Shared Learning Outcomes and Goals

The Department of German, Russian, Italian, and Arabic is committed to building bridges between cultures and to fostering a student-centered learning environment in its classrooms. First and foremost, this means a focus on individual student needs and learning outcomes that encourages engagement with the language and active development of reading, writing,  speaking, and listening-comprehension skills. We are well versed in the latest methods of language instruction, which focus not only on proficiency, but also on cultural and digital literacy, and we strive to achieve outcomes that meet or exceed national standards. Through classroom instruction featuring culturally authentic materials, students will acquire a holistic understanding of the language, creating a long-lasting connection to the cultures that speak it.

Why You Should Choose Our Courses

We believe that you have to know others in order to “Know Thyself.” As part of your experience at Hamilton you will have the opportunity to immerse yourself in the language and culture both in the classroom and through a variety of activities, such as weekly conversation tables, field trips, storytelling, films, and much more. You will acquire proficiency in a language that can be applied to a concentration in one of our language study areas or enhance your study of any number of other disciplines. You will also be prepared for full immersion in any of our approved study-abroad programs. We partner with many historic and prestigious universities overseas. The programs there will give you access to a full range of cultural and linguistic opportunities.

How will you learn German, Russian, Italian, or Arabic?

The Department of German, Russian, Italian, and Arabic offers language acquisition and literature courses at all levels in these areas, as well as concentrations in German Studies and Russian Studies. A minor concentration is offered in Italian Studies. Arabic and Hebrew can both count towards the concentration in Middle East and Islamic World Studies.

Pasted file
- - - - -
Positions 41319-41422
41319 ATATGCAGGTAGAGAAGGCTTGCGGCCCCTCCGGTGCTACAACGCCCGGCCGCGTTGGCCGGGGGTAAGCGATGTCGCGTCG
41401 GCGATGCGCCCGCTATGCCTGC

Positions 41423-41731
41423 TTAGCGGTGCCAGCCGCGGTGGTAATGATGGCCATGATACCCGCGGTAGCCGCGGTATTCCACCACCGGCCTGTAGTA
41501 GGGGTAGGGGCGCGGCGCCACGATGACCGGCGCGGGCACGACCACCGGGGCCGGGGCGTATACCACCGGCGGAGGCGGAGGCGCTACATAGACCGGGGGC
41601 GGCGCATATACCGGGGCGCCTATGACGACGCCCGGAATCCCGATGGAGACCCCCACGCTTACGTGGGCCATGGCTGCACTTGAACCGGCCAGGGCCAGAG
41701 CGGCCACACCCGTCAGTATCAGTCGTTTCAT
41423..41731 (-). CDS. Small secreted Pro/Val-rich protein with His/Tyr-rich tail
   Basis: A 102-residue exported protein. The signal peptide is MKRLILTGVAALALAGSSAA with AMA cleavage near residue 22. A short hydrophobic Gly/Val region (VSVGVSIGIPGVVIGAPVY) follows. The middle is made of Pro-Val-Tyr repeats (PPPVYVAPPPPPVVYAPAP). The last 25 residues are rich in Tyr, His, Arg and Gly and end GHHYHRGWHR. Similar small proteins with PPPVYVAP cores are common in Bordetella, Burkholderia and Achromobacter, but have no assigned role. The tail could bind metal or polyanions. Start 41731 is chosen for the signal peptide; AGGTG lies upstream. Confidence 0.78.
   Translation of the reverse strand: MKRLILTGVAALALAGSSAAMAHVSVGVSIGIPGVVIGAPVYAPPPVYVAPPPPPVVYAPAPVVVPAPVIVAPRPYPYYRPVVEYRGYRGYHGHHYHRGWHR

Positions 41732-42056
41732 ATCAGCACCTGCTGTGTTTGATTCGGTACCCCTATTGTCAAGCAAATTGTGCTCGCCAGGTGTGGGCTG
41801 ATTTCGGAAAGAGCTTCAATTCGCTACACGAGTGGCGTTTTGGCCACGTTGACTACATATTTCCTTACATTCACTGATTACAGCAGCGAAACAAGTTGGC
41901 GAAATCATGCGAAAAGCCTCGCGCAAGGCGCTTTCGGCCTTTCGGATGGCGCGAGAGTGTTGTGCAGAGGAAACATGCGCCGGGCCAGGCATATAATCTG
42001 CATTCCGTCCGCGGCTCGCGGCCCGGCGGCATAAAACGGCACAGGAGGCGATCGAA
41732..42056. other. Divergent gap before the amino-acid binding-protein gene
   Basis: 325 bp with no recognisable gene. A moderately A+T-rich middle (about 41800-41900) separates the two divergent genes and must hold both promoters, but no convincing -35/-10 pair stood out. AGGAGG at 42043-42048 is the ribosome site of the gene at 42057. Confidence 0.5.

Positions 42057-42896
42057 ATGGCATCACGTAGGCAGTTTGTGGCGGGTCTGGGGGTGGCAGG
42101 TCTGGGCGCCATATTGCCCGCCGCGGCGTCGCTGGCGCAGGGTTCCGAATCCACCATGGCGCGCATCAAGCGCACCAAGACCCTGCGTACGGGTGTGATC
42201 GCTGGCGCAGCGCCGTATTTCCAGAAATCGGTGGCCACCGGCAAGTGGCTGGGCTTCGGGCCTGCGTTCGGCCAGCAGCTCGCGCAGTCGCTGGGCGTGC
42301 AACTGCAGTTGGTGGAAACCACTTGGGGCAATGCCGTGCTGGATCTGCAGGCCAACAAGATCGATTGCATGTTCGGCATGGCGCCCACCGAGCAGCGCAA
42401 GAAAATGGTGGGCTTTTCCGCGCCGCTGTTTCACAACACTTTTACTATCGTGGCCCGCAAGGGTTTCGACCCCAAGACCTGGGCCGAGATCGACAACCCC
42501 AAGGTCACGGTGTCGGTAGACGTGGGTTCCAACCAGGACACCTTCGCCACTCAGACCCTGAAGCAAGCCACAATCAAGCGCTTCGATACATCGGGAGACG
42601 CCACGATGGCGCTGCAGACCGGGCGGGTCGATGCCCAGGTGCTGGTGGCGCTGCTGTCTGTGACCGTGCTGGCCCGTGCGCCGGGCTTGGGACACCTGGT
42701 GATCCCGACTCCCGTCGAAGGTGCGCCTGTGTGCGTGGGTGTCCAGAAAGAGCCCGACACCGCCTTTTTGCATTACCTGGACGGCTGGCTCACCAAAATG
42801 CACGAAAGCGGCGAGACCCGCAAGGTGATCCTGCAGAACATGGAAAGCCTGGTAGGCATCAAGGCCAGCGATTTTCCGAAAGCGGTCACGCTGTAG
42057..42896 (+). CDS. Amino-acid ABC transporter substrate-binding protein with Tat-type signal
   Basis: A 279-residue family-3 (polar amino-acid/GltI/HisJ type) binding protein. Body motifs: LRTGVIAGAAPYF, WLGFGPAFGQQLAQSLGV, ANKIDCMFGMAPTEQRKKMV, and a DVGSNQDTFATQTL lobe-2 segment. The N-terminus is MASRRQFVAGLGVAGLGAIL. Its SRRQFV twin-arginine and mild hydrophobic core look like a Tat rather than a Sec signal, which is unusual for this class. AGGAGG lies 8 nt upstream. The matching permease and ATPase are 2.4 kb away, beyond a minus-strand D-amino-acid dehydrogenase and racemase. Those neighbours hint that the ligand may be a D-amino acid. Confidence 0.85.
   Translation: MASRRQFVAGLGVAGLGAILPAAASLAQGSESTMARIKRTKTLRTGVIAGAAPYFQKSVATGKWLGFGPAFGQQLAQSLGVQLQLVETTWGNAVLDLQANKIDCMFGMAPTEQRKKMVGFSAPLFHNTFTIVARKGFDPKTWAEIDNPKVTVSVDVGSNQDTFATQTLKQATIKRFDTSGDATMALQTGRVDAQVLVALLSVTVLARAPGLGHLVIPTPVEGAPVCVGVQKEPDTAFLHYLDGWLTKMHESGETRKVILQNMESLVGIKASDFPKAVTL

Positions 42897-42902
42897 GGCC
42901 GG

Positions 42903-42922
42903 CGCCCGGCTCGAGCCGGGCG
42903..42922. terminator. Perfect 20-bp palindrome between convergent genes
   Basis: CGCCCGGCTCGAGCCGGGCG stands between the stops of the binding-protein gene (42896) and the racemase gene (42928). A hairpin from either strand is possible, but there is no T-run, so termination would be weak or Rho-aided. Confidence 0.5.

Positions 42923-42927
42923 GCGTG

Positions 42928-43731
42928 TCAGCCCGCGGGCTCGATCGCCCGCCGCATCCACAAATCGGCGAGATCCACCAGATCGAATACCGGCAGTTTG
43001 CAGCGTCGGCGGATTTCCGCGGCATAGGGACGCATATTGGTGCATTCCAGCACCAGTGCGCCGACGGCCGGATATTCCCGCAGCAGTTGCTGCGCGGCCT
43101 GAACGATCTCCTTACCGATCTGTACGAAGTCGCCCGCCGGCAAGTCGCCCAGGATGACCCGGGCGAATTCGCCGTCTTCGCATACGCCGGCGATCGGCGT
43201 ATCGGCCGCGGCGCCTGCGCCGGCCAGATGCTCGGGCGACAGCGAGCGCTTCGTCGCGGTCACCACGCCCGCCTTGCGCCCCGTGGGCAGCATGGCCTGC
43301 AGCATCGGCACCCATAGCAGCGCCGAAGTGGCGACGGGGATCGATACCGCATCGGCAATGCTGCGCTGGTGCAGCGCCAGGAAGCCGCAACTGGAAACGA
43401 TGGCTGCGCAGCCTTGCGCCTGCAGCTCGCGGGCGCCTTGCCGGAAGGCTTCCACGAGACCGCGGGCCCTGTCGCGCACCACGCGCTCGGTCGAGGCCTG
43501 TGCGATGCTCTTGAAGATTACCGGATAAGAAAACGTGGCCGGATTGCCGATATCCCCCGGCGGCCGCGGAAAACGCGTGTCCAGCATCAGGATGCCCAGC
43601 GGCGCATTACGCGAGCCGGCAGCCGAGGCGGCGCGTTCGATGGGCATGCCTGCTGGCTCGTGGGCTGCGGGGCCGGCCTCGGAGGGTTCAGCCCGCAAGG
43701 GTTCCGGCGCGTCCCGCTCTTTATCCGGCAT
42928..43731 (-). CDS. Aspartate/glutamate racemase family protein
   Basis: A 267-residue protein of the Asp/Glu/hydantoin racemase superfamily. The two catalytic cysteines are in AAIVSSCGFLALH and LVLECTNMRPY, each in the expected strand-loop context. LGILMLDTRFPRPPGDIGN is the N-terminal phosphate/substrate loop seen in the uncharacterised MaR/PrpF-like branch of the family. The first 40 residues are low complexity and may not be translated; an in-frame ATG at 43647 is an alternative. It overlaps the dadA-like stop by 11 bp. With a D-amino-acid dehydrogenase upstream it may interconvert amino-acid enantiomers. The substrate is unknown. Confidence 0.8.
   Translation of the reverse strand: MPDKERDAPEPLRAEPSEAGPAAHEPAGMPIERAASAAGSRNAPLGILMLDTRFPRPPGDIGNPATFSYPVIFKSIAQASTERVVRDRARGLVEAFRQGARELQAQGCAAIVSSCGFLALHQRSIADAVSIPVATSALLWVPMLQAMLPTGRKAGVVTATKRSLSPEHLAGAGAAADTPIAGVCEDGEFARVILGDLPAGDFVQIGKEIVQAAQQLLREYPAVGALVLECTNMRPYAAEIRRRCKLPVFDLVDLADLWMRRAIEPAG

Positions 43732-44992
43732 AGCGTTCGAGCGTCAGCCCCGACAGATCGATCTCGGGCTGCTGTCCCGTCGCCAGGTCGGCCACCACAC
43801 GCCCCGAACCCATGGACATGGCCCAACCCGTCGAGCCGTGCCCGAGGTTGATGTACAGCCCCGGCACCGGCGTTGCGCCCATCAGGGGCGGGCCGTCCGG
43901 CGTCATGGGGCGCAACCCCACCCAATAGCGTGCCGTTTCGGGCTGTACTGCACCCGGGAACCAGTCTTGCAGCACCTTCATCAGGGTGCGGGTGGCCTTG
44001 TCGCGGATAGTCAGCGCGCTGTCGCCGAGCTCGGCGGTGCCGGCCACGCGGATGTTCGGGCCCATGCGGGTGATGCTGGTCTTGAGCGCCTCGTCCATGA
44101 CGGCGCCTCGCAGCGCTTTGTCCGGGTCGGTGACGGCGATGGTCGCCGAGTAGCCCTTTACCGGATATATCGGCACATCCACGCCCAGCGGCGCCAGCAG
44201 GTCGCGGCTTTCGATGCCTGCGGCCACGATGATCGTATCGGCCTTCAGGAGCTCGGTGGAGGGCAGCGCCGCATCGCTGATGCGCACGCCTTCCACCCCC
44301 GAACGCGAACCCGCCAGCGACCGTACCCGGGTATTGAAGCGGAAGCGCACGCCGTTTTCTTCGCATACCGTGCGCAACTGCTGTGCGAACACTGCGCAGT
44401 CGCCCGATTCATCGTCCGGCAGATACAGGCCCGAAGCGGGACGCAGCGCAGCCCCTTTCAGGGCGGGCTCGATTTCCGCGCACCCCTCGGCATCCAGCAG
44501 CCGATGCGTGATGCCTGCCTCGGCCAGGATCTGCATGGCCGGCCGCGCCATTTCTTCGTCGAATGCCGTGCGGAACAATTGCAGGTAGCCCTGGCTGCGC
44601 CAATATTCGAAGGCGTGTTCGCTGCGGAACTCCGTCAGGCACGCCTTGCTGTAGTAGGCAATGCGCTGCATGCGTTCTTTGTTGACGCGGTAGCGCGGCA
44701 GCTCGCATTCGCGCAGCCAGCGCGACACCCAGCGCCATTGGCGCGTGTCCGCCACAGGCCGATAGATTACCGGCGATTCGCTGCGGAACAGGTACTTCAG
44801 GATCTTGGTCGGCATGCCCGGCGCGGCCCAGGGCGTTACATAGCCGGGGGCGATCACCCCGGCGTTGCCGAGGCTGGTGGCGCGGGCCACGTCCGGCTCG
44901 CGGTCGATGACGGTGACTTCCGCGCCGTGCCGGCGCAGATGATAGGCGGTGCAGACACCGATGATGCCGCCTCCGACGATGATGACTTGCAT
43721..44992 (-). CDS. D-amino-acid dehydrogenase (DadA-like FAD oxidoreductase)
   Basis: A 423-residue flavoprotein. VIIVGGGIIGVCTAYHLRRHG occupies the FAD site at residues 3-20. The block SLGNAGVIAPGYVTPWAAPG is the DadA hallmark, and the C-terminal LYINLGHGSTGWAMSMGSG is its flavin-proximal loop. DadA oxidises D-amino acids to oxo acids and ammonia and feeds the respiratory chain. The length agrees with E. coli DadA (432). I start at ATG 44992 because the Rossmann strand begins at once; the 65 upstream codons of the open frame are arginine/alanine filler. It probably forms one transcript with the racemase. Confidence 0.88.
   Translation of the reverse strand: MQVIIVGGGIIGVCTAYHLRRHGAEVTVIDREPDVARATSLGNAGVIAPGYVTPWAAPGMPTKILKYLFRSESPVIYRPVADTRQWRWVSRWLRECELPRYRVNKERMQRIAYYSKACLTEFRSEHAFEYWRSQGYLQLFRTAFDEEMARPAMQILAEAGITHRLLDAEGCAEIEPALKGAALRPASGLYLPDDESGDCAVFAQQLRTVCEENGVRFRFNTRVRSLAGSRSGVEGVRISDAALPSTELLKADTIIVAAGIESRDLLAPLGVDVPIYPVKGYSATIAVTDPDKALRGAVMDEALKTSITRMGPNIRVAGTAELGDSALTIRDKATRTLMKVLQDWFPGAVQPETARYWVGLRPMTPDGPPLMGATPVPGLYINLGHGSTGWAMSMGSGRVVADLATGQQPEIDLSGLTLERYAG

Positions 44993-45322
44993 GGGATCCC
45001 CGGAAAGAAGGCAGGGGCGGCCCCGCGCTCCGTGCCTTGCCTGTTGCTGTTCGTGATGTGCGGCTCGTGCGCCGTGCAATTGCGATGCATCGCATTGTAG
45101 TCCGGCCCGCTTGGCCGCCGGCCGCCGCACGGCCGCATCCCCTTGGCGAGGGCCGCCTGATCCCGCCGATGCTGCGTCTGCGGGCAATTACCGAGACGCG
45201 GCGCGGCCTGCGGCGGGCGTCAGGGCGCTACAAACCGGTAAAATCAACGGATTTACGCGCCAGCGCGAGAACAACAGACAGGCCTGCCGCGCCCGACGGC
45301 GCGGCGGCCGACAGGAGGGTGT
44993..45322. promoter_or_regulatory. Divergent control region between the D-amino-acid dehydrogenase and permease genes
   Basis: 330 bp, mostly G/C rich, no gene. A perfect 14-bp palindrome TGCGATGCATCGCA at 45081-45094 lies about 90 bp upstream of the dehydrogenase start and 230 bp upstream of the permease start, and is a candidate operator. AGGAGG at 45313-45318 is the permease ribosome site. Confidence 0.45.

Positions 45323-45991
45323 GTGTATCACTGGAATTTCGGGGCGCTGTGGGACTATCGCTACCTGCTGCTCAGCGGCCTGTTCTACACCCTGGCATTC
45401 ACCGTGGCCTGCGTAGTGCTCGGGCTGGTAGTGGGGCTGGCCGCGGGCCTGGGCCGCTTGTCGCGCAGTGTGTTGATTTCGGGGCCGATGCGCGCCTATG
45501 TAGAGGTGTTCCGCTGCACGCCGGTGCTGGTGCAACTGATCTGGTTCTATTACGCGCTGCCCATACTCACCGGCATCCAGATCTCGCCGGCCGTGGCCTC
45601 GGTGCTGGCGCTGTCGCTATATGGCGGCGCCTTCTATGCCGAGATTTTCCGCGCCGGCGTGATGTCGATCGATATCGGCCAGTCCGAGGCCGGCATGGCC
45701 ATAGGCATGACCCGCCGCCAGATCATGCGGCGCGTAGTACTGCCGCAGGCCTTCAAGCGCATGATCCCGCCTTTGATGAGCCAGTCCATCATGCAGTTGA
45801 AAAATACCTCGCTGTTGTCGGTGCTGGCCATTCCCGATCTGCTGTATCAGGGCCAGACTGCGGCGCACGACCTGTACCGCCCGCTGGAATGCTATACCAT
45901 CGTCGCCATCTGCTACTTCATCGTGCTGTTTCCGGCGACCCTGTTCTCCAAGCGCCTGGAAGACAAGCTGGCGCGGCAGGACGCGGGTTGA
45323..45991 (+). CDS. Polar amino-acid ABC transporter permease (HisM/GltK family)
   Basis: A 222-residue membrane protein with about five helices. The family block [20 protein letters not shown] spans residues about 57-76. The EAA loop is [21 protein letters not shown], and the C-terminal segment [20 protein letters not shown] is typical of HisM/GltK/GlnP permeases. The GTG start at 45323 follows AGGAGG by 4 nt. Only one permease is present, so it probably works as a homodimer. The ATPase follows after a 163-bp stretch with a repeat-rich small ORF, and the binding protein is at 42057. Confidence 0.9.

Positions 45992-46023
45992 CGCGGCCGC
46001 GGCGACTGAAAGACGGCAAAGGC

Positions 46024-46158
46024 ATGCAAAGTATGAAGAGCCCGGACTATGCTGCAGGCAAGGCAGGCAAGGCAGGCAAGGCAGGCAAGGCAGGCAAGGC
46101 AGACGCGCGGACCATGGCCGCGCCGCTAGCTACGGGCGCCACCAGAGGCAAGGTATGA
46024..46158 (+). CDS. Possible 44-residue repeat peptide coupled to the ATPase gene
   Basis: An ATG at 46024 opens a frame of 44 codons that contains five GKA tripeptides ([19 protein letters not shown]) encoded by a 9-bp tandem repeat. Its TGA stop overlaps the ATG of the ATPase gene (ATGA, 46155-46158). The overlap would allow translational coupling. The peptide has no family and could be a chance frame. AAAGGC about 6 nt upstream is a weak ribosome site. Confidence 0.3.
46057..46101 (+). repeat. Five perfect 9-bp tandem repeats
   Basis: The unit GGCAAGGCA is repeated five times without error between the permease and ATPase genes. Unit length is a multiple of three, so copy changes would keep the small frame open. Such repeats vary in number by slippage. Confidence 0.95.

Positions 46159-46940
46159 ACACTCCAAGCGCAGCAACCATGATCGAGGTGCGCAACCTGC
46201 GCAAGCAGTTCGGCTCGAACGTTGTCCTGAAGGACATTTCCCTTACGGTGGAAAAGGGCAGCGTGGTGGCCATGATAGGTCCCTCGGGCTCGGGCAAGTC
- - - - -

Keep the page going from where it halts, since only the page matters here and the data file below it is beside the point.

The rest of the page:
We teach the fundamentals of each language, which include the ability to communicate and to navigate the culture. Each course is built around conversation, cutting-edge textbooks, and culturally authentic materials. You will learn how to use and evaluate digital resources in other languages. We have an interdisciplinary curriculum built around art, music, literature, cinema, philosophy, and other fields. Through small class sizes and frequent contact with your  teachers, you will learn the language in ways tailored to your own personal and academic interests.

Course Catalogue

Cocurricular Activities

Perhaps one of the most enjoyable ways of bridging cultures is through the cocurricular activities of our programs. These activities build community and enhance camaraderie in learning a new language. They provide fun and entertaining spaces in which to practice the language and learn about customs and traditions. They also serve as a way to engage with the diverse local communities. Our experiential activities include:

  • Language clubs
  • Weekly language tables
  • Radio shows 
  • Film nights
  • Cultural dinners and cooking lessons
  • Theatre performances
  • Game nights
  • Excursions: Syracuse Opera, museum exhibitions, Holy Trinity Russian Orthodox monastery

Cultural Courses in Translation

For those of you who are interested in learning more about a culture but who may not have language proficiency in German, Russian, Italian and Arabic, we offer courses taught in English. Some of these courses are writing intensive and will further develop your writing and communication skills, in addition to furthering cultural literacy. These courses count for majors and minors, and are open to all students. Advanced language students, who have attained a 200 level of proficiency, are encouraged to enroll both in the English content course as well as a 298 companion quarter-credit course, which will allow you the opportunity to continue your cultural studies in the target language one additional hour per week. 

Two students talking at a table in Commons dining hall.

Learning a Language at Hamilton

Amidst the bustling crowds at Commons and McEwen dining halls, language faculty and students sit around a table to enjoy a meal while conversing in their chosen studied language. Hamilton’s “language tables,” as they are known, provide both valuable speaking experience and community-building opportunities.


Contact Name

Marianne Janack

Acting Chair of the Department of German, Russian, Italian, and Arabic

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